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  • A Review in Brew: The Bluegrass State’s New Alcohol Sampling Laws

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There is arguably nothing Kentuckians love more than a glass of bourbon or a cold beverage brewed in the Bluegrass State. In fact, many events located in the Commonwealth would be amiss to not include some sort of tasting experience for the participants. Yet, organizing a tasting experience has never been an easy task for event organizers. Thanks to Kentucky legislators, as of July 15, 2020, new avenues are now available for Kentucky event organizers to have tastings at their events. This article discusses these new avenues, their benefits, and, importantly, their drawbacks.

Historically, the Commonwealth did not allow retailers to give away alcohol free of charge without approval from the Kentucky Department of Alcoholic Beverage Control (the “ABC”). In 2000, however, Kentucky began to create and amend laws allowing for alcohol retailers to provide samples of wine and distilled spirits to their customers.

Kentucky Revised Statute (“KRS”) 243.0307 now permits certain eligible alcohol license holders in the Commonwealth to obtain a “Sampling License.”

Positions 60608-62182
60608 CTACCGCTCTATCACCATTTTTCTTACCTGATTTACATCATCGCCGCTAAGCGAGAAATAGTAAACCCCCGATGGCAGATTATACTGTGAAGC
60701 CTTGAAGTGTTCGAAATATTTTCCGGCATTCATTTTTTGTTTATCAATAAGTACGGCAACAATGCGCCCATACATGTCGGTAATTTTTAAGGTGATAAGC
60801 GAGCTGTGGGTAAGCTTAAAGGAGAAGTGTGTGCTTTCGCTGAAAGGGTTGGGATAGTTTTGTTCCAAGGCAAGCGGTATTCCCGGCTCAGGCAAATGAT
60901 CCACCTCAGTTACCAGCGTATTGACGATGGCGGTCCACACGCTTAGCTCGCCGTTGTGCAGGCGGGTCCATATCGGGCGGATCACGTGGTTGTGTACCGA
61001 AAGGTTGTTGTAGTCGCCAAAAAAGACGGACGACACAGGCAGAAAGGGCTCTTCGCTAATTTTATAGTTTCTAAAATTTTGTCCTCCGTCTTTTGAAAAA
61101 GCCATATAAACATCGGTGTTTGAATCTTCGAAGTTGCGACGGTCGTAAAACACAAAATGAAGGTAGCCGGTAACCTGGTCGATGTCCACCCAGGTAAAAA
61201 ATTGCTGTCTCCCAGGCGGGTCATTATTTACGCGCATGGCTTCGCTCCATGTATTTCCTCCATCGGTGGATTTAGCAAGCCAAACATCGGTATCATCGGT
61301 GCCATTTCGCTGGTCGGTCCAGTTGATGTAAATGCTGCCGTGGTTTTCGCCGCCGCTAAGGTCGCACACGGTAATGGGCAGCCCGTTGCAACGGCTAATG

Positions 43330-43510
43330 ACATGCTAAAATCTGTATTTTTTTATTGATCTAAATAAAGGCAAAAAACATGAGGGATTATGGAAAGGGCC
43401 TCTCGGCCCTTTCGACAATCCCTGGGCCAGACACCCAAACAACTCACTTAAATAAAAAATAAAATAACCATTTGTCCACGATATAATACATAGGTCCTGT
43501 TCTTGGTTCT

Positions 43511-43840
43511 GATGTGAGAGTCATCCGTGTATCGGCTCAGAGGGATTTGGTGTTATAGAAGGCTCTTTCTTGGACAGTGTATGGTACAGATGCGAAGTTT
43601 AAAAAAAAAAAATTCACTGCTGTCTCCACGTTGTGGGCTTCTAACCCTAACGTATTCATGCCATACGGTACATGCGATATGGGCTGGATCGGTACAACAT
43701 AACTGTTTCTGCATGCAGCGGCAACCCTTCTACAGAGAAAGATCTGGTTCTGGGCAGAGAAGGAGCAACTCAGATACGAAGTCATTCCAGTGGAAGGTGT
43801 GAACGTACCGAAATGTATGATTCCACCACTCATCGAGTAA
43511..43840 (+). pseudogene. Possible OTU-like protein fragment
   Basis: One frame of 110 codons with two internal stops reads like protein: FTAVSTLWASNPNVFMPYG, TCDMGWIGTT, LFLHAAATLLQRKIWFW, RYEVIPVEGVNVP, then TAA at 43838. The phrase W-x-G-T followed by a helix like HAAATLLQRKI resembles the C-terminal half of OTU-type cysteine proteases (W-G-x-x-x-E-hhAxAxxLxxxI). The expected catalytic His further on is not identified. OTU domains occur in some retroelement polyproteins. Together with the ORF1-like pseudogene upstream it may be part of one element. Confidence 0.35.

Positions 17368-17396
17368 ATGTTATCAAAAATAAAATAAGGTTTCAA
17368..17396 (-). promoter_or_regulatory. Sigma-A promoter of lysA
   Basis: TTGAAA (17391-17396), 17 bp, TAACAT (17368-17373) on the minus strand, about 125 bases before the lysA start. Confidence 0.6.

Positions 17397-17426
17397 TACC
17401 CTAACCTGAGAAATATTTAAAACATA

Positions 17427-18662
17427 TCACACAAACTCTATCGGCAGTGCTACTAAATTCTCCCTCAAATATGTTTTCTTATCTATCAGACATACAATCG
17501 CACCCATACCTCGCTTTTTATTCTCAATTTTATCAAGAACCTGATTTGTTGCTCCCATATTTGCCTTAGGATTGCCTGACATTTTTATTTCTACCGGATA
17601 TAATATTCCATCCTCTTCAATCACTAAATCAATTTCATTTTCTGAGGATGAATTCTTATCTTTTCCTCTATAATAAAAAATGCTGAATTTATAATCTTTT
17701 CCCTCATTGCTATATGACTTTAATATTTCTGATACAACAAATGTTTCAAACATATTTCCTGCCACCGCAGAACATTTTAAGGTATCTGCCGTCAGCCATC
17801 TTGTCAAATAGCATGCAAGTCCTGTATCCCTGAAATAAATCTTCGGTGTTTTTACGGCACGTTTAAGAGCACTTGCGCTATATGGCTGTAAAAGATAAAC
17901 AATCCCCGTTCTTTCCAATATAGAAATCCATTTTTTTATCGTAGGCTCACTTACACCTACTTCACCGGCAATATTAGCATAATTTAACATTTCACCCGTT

The Sampling License: The Good

Using the Sampling License authorizes retailers “to allow customers to sample, free of charge, distilled spirits, wine, and malt beverages” [1] if certain conditions are satisfied, which vary depending on the holder of the license and are discussed in greater depth below. Specifically, holders of the licenses listed below may apply for a Sampling License with a $110 annual fee. [2]

  • A quota retail drink license;
  • A quota retail package license;
  • A nonquota retail malt beverage package license;
  • An NQ1 license;
  • An NQ2 license;
  • An NQ4 retail malt beverage drink license; or
  • A distiller’s license.
The Sampling License: The Fine Print

The following conditions are placed on the use of a Sampling License:

  • Samplings may only occur on licensed premises, [3] by the licensee [4] holding a Sampling License, during regular business hours;
  • Customers must be limited to certain serving sizes, depending on the type of retailer (one ounce of distilled spirits samples per day, six ounces of wine samples per day, or twelve ounces of malt beverage [5] samples per day [6]);
  • The ABC must be notified at least seven days in advance of conducting a free sampling event; and
  • The sampling event cannot exceed four consecutive hours between noon and 8:00 p.m.

Retailers that are issued a Sampling License on the basis of holding a quota retail package license may also sell sample distilled spirits and wine under the Sampling License if:

  • The sale is made on a licensed premises during regular business hours;
  • The retailer limits a customer’s purchased products to two ounces of distilled spirits, nine ounces of wine, and sixteen ounces of malt beverages per day; and
  • The retail price of a malt beverage sample must be at least the retailer’s purchase cost of the sample. [7]

Notably, the new law limits the total volume of paid and free samples that any one customer can receive to two ounces of distilled spirits per day and nine ounces of wine per day. [8]

The Sampling License: Is It Worth It?